Nats add electric arm in trade for lefty Romero

Nats add electric arm in trade for lefty Romero

WASHINGTON -- The Nationals added another left-handed arm to their bullpen mix when they acquired lefty Enny Romero from the Rays on Tuesday for Minor League righty Jeffrey Rosa.

Romero, who just turned 26 in January, was the youngest member on Tampa Bay's Opening Day roster last year but had a disappointing season. He had a 5.91 ERA in 52 games and got himself into trouble with high walk numbers at 5.5 walks per nine innings.

However, Romero has an electric arm with a fastball that averaged 96.1 mph in 2016, which ranked ninth among American League relievers who threw at least 40 innings, according to Fangraphs. He did have success at the beginning of last season when he set a Rays franchise record by retiring 17 consecutive batters, and he struck out 9.9 batters per nine innings last season.

That strikeout rate, high velocity and the fact that he is under team control until 2022 was enticing enough for the Nats to take a chance on a young pitcher after Tampa Bay needed to free up space on its 40-man roster upon signing first baseman Logan Morrison. Romero, who is out of options, brings the Nats' 40-man roster to 39, and he will likely enter competition with the remaining lefties in the Nationals bullpen.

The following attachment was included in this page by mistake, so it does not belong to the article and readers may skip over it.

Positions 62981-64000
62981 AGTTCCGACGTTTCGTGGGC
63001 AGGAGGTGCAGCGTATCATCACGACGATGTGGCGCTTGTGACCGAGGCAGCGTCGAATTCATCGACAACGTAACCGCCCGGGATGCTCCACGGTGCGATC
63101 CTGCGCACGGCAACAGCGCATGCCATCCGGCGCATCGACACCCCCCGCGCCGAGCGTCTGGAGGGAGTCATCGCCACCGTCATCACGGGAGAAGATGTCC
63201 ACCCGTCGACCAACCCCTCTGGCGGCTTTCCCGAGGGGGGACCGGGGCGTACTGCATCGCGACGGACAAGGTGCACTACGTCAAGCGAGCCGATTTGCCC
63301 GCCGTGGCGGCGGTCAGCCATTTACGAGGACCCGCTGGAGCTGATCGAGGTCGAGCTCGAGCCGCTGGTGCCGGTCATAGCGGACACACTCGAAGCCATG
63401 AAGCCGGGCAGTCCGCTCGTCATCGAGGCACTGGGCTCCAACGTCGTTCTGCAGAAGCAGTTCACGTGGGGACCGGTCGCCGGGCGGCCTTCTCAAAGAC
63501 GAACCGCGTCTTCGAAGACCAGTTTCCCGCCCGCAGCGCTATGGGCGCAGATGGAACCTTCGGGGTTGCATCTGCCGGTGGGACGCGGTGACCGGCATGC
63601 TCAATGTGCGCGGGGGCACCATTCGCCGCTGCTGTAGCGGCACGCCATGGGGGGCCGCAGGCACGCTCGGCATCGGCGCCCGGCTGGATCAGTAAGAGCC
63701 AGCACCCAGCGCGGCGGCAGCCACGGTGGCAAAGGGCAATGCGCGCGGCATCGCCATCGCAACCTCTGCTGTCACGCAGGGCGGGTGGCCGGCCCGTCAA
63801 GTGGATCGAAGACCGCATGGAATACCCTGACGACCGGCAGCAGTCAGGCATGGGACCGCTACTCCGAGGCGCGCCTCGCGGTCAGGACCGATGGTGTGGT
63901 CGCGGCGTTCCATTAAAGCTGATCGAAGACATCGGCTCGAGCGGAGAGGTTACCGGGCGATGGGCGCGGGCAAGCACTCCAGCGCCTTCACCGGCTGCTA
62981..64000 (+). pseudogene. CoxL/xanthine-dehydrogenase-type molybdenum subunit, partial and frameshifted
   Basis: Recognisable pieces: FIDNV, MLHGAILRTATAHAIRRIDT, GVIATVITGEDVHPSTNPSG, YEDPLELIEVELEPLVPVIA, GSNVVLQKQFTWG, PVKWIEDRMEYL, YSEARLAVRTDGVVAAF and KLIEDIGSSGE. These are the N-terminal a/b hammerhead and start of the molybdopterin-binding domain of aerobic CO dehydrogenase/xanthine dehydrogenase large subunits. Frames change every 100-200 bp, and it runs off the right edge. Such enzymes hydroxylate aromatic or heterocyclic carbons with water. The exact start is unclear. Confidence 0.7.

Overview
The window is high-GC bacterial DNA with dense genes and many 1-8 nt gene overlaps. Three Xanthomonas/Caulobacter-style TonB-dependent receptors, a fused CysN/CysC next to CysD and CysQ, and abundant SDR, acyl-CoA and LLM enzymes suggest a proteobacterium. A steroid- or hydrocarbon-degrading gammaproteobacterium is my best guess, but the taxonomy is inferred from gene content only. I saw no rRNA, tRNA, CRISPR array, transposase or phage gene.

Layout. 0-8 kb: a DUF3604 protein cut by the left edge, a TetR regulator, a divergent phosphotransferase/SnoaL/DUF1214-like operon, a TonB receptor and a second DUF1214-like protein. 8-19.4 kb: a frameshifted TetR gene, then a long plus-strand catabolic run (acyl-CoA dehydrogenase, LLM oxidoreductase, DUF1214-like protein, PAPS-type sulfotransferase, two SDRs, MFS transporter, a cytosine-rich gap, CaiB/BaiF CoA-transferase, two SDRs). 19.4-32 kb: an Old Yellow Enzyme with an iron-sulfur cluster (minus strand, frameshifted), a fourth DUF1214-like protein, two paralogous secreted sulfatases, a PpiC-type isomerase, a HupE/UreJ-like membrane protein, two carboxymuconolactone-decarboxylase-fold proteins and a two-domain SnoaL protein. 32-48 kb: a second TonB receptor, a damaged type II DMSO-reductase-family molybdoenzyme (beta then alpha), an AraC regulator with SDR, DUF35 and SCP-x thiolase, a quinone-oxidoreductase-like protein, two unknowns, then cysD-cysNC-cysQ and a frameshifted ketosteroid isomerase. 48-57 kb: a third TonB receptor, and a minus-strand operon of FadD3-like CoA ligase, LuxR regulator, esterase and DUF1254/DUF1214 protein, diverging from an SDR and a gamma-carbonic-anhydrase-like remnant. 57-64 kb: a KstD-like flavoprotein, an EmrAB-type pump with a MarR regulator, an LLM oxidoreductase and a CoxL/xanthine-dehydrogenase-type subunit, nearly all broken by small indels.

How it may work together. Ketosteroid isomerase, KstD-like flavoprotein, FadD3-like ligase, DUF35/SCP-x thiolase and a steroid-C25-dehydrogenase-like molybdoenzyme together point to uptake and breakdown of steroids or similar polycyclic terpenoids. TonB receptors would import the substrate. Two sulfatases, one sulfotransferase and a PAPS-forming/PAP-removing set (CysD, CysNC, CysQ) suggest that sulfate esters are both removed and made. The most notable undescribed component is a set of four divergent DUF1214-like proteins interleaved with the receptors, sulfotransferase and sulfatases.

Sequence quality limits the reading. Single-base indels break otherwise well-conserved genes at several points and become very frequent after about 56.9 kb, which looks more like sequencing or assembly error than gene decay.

Both Oliver Perez and Sammy Solis will return this year after playing key roles in last year's bullpen, and Matt Grace is the remaining left-handed reliever on the roster. Manager Dusty Baker grew fond of carrying three lefties through much of the first half last season, so perhaps there is room for Romero as well. His sample size in the Majors is small, but Romero has fared better against right-handers (.665 OPS) than left-handers (.880 OPS).

Washington parts with Rosa, 21, after two seasons in the organization following his signing as an undrafted free agent. He spent 2016 in the Gulf Coast League, and in 24 starts in the Minors the past two seasons, he posted a 3.83 ERA.

Jamal Collier covers the Nationals for MLB.com. Follow him on Twitter at @jamalcollier. This story was not subject to the approval of Major League Baseball or its clubs.